On my side of the family, all the men's work is a physical work using a plethora of tools. This ranges from, but not limited to - power, mechanical, gardening and electrical. There's bound to be grease, dirt and grime involved. At the end of the job, this kind of work demands a 'worker's soap'.
When visiting Grandma and Grandfather, my son is drawn out the back instantly. He can't be content inside unless he's done a thorough round of the backyard to scope out any changes or new additions, sometimes not returning inside for a very long time. He knows there's lots for him to look at, touch, feel, work with and question.
Any toddler or preschooler who sees work being done and can be a part of it, is in heaven. Such a strong and wonderful feeling it is to do 'valuable' work. He's with the men and he can contribute.
There's the can-crusher that Grandfather made. They work on this together. Selecting a can, putting it carefully into position then with the 'grunt' that Grandfather uses, he mimics this sound when pushing the lever down. Cru-u-s-s-h! How satisfying! The now crushed can is tossed into the basket and a new can selected.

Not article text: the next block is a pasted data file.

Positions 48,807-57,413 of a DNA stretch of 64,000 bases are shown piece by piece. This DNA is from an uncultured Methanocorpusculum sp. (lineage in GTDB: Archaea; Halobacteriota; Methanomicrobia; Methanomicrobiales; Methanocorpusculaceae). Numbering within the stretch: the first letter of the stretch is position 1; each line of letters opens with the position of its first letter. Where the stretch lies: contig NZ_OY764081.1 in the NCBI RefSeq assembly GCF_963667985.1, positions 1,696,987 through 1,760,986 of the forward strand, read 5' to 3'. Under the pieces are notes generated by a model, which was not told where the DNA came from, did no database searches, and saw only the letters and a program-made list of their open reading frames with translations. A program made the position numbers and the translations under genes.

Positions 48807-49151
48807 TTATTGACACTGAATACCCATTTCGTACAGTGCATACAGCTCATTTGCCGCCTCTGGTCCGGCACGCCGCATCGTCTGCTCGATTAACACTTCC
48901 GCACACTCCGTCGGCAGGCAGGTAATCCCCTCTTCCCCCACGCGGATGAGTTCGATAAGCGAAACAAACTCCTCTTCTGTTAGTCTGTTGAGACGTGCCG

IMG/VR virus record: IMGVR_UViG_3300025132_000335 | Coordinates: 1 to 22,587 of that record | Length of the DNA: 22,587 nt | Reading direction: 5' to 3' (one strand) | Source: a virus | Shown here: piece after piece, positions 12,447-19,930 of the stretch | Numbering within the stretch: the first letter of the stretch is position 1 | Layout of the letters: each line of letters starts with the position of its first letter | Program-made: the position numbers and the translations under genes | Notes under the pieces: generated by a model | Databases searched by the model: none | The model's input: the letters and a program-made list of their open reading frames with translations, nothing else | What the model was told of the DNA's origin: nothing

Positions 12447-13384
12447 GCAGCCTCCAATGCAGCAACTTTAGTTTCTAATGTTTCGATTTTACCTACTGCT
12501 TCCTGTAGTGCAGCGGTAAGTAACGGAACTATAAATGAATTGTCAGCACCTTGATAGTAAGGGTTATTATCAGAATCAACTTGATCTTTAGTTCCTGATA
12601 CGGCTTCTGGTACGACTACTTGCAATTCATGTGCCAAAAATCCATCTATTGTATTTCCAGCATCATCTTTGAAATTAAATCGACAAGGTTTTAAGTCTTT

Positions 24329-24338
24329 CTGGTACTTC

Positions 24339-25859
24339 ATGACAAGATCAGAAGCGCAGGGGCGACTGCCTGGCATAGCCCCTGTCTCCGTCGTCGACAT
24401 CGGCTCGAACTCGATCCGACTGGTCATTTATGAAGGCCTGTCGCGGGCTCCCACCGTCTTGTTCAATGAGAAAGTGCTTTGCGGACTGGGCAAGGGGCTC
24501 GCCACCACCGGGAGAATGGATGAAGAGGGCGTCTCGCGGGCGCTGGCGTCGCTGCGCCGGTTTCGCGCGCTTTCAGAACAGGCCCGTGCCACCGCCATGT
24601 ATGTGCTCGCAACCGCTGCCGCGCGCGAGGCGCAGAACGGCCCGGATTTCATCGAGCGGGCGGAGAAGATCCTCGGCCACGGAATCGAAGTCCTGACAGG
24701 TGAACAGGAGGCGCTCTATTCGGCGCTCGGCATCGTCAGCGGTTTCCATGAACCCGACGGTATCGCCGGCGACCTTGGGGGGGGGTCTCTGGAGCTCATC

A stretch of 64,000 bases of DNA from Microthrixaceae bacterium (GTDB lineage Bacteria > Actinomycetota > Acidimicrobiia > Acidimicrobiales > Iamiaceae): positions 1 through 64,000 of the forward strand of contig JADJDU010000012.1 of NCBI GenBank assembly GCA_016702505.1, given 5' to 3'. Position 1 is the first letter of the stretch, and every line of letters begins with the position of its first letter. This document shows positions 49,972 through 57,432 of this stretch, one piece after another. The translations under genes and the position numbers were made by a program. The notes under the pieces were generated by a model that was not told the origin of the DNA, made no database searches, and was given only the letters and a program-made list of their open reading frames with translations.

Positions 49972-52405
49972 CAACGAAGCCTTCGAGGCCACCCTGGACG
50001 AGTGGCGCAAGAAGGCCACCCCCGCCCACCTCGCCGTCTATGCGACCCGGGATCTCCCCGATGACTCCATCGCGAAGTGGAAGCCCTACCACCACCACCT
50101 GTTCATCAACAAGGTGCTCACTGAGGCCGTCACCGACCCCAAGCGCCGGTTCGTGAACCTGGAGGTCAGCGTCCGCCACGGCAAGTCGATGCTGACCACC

At the end of the job, the hands are washed, but not with any soap. The soap Grandfather uses is a 'worker's soap'.
A few weeks ago Grandfather gave him the best gift ever. His very own solvol. He couldn't have been happier. The next day, he asked for his soap. The smile was enormous. He then unwrapped it and took it straight outside to the tap under our deck. With great care, he balanced the soap on the post alongside the tap 'ready' for work.
An opportunity came up recently. His pre-school was having a working bee and we were rostered on. When discussing with our son in the lead up, we asked him what things we could take. His list went gumboots, gloves and the solvol!